So you've got your ebike assembled and you're ready to go, but if you're used to any other electric bike, you're likely to notice some missing features. For example, the ebike claims it'll reach 20–25km/hr, but there's no way to know as there's no speedometer on the bike, which is a common feature on many other electric bikes.
The battery indicator is pretty basic, with three LEDs on the right handlebar to indicate how empty it is as you ride. Normally a more expensive ebike would give you more gradations to assess how close to empty you are. There's an indicator on the battery itself which is marginally better, but still not as precise as we might like.
Ultimately for a cheap electric folding bicycle, it's a nice looking bike, even if it's a bit annoying to put together
The bike doesn't come with any personal safety gear, so you'll need your own bike helmet (conveniently – and opportunistically – Aldi was selling them at the same time) and any other safety gear like bright or reflective clothing so you stand out in traffic. It does come with front and rear lights that are easily activated with a button on the left handlebar, just below the button for a horn sound that is very good at attracting attention.
Adjust both the seat height and handlebar height dependent on your height – again, a professional installer should do this for you.
You'll also need to grab (or buy) a pump, as the tyres are very low to begin with. If you've had it put together by a professional, they should do this for you, but you'll need one anyway for future top-ups or tyre repairs.
Riding Aldi's folding electric bike is OK. There isn't a lot of shock absorption, so be prepared to be a little achy from rides unless you live in an area with absolutely level roads. The pedal assist is reasonably smooth and equivalent to other electric bikes.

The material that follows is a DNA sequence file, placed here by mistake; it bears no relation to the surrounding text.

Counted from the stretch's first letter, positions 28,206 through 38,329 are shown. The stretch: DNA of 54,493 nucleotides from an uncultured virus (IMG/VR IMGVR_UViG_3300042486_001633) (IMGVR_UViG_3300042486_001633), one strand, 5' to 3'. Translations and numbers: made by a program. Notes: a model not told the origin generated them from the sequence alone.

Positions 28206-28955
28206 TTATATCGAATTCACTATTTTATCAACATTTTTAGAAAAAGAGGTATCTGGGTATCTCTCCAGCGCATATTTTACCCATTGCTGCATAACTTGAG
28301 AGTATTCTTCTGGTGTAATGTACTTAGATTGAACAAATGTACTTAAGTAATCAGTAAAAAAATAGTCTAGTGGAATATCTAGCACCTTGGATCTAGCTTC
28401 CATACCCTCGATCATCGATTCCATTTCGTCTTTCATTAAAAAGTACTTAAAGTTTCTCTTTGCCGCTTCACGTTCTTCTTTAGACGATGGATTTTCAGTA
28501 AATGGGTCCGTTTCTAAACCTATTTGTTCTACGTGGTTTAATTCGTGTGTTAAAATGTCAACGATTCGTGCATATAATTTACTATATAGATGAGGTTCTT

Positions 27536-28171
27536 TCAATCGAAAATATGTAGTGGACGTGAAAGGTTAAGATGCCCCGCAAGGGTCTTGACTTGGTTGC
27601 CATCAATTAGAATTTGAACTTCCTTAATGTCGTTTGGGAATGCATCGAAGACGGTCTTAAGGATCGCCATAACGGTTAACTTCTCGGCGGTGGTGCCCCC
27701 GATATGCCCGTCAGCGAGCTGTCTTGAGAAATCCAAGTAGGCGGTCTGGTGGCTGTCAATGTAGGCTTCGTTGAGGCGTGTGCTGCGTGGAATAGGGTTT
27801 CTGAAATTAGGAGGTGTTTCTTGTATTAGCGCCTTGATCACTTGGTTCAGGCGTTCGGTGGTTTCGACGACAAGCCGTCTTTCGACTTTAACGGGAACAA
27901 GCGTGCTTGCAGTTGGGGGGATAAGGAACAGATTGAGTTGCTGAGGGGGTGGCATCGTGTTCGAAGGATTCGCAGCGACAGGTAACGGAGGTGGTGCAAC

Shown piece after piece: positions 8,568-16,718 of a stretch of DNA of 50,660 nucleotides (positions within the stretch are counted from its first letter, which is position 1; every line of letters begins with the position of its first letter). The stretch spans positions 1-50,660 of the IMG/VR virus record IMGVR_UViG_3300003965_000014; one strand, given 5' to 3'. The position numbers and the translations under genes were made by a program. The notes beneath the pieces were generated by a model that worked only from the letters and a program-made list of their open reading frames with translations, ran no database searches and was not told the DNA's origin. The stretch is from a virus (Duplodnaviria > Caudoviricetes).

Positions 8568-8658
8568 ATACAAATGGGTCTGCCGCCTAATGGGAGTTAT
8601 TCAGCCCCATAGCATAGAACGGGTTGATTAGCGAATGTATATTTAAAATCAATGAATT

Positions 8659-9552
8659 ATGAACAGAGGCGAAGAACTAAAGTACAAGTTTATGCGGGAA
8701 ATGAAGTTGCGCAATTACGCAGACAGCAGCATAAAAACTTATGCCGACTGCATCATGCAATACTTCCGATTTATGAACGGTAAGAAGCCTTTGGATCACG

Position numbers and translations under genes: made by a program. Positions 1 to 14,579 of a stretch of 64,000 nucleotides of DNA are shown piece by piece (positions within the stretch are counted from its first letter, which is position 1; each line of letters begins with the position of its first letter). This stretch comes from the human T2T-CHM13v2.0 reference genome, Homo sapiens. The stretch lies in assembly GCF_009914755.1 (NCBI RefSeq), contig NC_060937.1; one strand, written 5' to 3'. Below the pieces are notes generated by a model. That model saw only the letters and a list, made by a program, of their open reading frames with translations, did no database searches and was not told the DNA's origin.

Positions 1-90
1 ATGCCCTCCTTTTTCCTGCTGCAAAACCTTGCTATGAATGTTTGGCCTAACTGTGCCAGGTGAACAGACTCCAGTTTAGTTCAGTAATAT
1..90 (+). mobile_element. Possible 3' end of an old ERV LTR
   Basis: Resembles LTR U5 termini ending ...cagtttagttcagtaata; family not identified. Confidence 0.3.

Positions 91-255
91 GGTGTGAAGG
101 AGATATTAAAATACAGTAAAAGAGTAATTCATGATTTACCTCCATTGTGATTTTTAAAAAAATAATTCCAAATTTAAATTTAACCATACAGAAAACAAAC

Foldable bikes tend to have small wheels, so if you're used to a regular sized bike it might take some getting used to as you reduce your revolutions per minute. It's a single speed bike, which means less complexity, but more reliance on the electric pedal assist which works seamlessly.
Speaking of pedal assist, if this is your first time on an electric bike, you're going to want to take a look at riding it in a non-trafficked area to get up to speed on how electric bikes work – our electric bikes buying guide can help.
The throttle, which makes the electric bike go without pedal assist, is great for helping you push a rather heavy bike reasonably easily, but the instruction manual specifies you shouldn't use the throttle while on the bike – a little bit like showing chocolate to a toddler then telling them not to eat it.
The good thing about throttle is that if you start off on a hill it allows you to get up to speed so you can use the pedal assist, but throttle can be a little surprising because of the mild jump it has when you activate it (by twisting the handlebar), so we can understand why Aldi have put this exclusion in the manual.
We put the electric bike through its paces (using a lot of hills) and managed to get to around 30km before the battery pack was in the red, at which point it's advisable to recharge (Aldi recommends maintaining the charge between 20–80%).
This isn't a great range but would be suitable for someone just doing local trips. The power and range is reflected in its specifications, at 7.8Ah and 36V, or 270Wh. This means it has a little difficulty getting up steep hills, which plays out practically, and the range is shorter than many other electric bikes on the market.
On level ground and a full battery you might get substantially more kilometres out of this bicycle than we found. But everybody's road will be different, which is why manufacturers and retailers are reluctant to put max travel distances on bikes (or why they include them with a good deal of caveats).
CHOICE tip: Like many chargers recommend, don't leave the ebike to charge unattended or overnight with no one to monitor it.
Ultimately for a cheap electric folding bicycle, it's a nice looking bike, even if it's a bit annoying to put together (it's worth saving yourself the trouble and getting it done professionally if you've never assembled a bicycle before). It doesn't sit neatly folded like a Brompton, but it also doesn't cost several thousand dollars and has an electric motor.
Stock images: Getty, unless otherwise stated.